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Kenny Walter is an editor with HCPLive. Prior to joining MJH Life Sciences in 2019, he worked as a digital reporter covering nanotechnology, life sciences, material science and more with R&D Magazine. He graduated with a degree in journalism from Temple University in 2008 and began his career as a local reporter for a chain of weekly newspapers based on the Jersey shore. When not working, he enjoys going to the beach and enjoying the shore in the summer and watching North Carolina Tar Heel basketball in the winter.
A large portion of communication is non-verbal.
While screening and diagnostic techniques for attention deficit/ hyperactivity disorder (ADHD) have not changed much in recent decades, the growing reliance on new technology may be making it more challenging.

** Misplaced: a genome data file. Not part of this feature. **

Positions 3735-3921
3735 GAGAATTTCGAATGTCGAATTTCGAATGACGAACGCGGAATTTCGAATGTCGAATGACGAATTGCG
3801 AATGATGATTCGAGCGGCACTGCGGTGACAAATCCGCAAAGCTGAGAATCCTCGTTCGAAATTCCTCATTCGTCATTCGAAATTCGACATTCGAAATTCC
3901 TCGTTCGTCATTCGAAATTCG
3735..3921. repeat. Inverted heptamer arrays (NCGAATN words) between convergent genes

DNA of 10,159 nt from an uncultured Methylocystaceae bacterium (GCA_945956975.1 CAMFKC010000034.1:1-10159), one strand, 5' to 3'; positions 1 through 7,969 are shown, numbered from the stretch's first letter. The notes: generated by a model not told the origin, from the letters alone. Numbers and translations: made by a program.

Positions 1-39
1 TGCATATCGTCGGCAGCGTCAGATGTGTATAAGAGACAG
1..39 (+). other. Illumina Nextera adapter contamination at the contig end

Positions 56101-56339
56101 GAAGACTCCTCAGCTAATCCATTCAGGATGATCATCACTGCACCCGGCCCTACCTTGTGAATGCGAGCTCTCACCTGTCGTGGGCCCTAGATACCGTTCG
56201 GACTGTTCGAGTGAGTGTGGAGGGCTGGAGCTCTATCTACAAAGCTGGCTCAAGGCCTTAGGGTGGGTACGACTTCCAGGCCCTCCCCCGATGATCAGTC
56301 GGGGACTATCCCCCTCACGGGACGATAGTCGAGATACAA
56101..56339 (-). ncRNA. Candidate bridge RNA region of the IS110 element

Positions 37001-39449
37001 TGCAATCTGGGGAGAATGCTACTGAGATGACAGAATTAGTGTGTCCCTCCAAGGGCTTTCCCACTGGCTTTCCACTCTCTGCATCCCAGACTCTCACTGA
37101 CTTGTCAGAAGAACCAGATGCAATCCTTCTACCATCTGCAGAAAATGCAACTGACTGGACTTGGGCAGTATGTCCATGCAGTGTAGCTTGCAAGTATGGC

In an interview with HCPLive®, Andrew J. Cutler, MD, Clinical Professor of Psychiatry at SUNY Upstate Medical University, explained how more screen time for all adolescents is making the diagnostic process for ADHD more challenging.
Cutler explained that the time adolescents and adults spend using cell phones and tablets has increased in recent years, making it more difficult for some doctors to diagnose the disorder because a large portion of conversations are non-verbal.
“Something very significant is lost in our ability to pick up verbal cues—facial expressions, mannerisms,” Cutler said. “In general, it has made it harder to make the diagnosis.”
However, it could be helpful for some patients more comfortable with virtual technology and less comfortable with one-on-one interactions.
Cutler also said with more people working from home and students doing virtual schooling, screen time might begin to drastically increase. He also said there is some concerns with less in-person therapy sessions that patients will forgo their treatments more commonly and fill less prescriptions.
At the annual Neuroscience Education Institute Max! Virtual meeting, Cutler will present multiple times about ADHD and other psychiatric disorders.